Paola de la Calle explores nostalgia in textile acquired by Simmons


Untitled (Nostalgia) by Paola de la Calle

McKenney Leavell, Contributing Writer

The Simmons University Collection has recently acquired Colombian-American artist Paola de la Calle’s exciting and unique textile, Untitled (Nostalgia). The piece comes to Simmons through “Collecting & Connecting,” a student-led program designed to diversify the Simmons University Art Collection. Through prints, textiles, and collage, de la Calle has explored topics ranging from home and displacement to identity and nostalgia.

Where did you grow up and how did this influence/affect your work? What first drew you to art?

I grew up between the greater Boston area and Medellin, but I call Cambridge home. Feeling a sense of home in two separate countries with socio-political links to one another greatly influenced and continues to inspire my work. There’s a constant dialogue I’m having between the memories I have in each country and that dialogue is the source of my research, as well as, the images and iconography I pull from and gravitate to which inform my collages. 

Where did you go to college and what did you study? Did this have any influence on your work today?

I majored in Sociology and minored in Studio Art and Intergroup Relations at Skidmore College. Though I’d spent four years in High School studying Graphic Design, my parents didn’t want me to focus my studies on art. They didn’t see it as a viable way to make a living so instead I majored in Sociology and focused most of my studies on the social sciences until I studied abroad in Madrid my Junior year. Looking back now, I’m grateful that I came to my practice in a roundabout way because what I was learning through my Sociology degree informed the work that I eventually began making in the printmaking studio. Sociology gave me the language to talk about my own experiences and the ability to ground my early political printmaking work in research.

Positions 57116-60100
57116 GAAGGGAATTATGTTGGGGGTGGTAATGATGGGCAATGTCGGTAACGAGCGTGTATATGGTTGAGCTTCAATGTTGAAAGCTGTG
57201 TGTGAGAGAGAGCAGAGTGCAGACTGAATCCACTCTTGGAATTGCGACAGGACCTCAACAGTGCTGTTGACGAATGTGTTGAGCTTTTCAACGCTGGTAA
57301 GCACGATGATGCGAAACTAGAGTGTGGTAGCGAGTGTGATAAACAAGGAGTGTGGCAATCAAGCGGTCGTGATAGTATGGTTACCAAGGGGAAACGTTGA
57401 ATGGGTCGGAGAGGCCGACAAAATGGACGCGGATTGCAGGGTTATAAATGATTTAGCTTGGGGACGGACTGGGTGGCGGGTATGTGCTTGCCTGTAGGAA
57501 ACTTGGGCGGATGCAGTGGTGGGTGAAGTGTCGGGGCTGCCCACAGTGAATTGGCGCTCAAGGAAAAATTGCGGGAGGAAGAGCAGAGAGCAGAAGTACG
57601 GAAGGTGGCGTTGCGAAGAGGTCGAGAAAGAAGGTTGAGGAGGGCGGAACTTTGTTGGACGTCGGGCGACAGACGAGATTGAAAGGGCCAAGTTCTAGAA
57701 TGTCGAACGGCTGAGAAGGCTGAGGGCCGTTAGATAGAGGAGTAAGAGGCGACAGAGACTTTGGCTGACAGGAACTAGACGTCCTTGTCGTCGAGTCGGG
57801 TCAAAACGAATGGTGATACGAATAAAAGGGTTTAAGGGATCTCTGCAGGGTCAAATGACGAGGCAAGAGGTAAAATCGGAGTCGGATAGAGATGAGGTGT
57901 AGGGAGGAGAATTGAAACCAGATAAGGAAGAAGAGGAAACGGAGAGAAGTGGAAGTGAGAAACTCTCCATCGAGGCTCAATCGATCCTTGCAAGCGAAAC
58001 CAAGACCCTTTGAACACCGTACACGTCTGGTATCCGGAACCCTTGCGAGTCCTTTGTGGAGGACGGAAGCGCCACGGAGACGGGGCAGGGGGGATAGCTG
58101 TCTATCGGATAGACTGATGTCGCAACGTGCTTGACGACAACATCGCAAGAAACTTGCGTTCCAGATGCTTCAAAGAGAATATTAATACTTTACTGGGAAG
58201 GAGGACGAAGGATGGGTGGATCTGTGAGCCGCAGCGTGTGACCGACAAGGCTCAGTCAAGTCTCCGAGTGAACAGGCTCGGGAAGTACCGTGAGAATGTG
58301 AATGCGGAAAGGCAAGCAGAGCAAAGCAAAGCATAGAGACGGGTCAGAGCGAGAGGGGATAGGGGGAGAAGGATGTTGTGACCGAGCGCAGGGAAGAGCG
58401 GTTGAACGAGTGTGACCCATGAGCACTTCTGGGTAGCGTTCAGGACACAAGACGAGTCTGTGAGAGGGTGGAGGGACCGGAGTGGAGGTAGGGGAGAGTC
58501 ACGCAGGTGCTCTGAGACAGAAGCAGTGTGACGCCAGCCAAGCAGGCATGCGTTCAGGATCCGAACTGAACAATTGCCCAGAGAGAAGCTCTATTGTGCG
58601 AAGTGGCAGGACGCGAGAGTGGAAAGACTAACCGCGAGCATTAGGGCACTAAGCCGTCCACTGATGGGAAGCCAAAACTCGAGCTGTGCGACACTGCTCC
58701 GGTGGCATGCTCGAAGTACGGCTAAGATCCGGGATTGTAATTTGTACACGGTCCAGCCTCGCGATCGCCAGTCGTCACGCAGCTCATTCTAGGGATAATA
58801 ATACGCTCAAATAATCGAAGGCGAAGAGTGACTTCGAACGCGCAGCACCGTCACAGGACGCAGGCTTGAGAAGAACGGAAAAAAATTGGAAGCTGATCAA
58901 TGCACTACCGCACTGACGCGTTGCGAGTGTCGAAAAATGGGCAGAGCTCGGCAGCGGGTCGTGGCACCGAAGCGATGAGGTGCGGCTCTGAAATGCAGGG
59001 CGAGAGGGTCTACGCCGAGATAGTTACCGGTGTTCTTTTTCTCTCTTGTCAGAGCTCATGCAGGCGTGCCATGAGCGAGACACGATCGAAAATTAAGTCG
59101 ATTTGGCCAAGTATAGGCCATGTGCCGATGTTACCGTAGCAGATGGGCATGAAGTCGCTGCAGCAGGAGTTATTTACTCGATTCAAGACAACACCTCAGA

How would you describe your style? How has it changed over time?

I’m not totally concerned with style. When I first began calling myself an artist I was concerned with making sure my work was recognizably mine and that my style was distinct. But what I know about making art is that you just have to make it, you have to express yourself and your point of view and if you do that for long enough your style will emerge – maybe. Style changes overtime and I think that’s the beauty of making art and growing as an artist. Sometimes I think finding or having a style can be limiting as an artist. I’m currently at a place in my career where I want to be free to explore materials and ideas I haven’t yet discovered and being boxed into  a specific style or way of making would hinder that. 

What are your favorite mediums to work with? Why are they your favorite?


Currently I’m enjoying working with textiles and exploring staining fabric with coffee. I’m looking for spaces where I can continue playing with ceramics and figuring out ways to incorporate that into my textile practice. Right now these are my favorites because I’m leaning back into the feeling of dirt between my nails and stained clothes I will never be able to wear outside of the studio again. It’s childlike and playful and that’s my favorite way to be in the studio.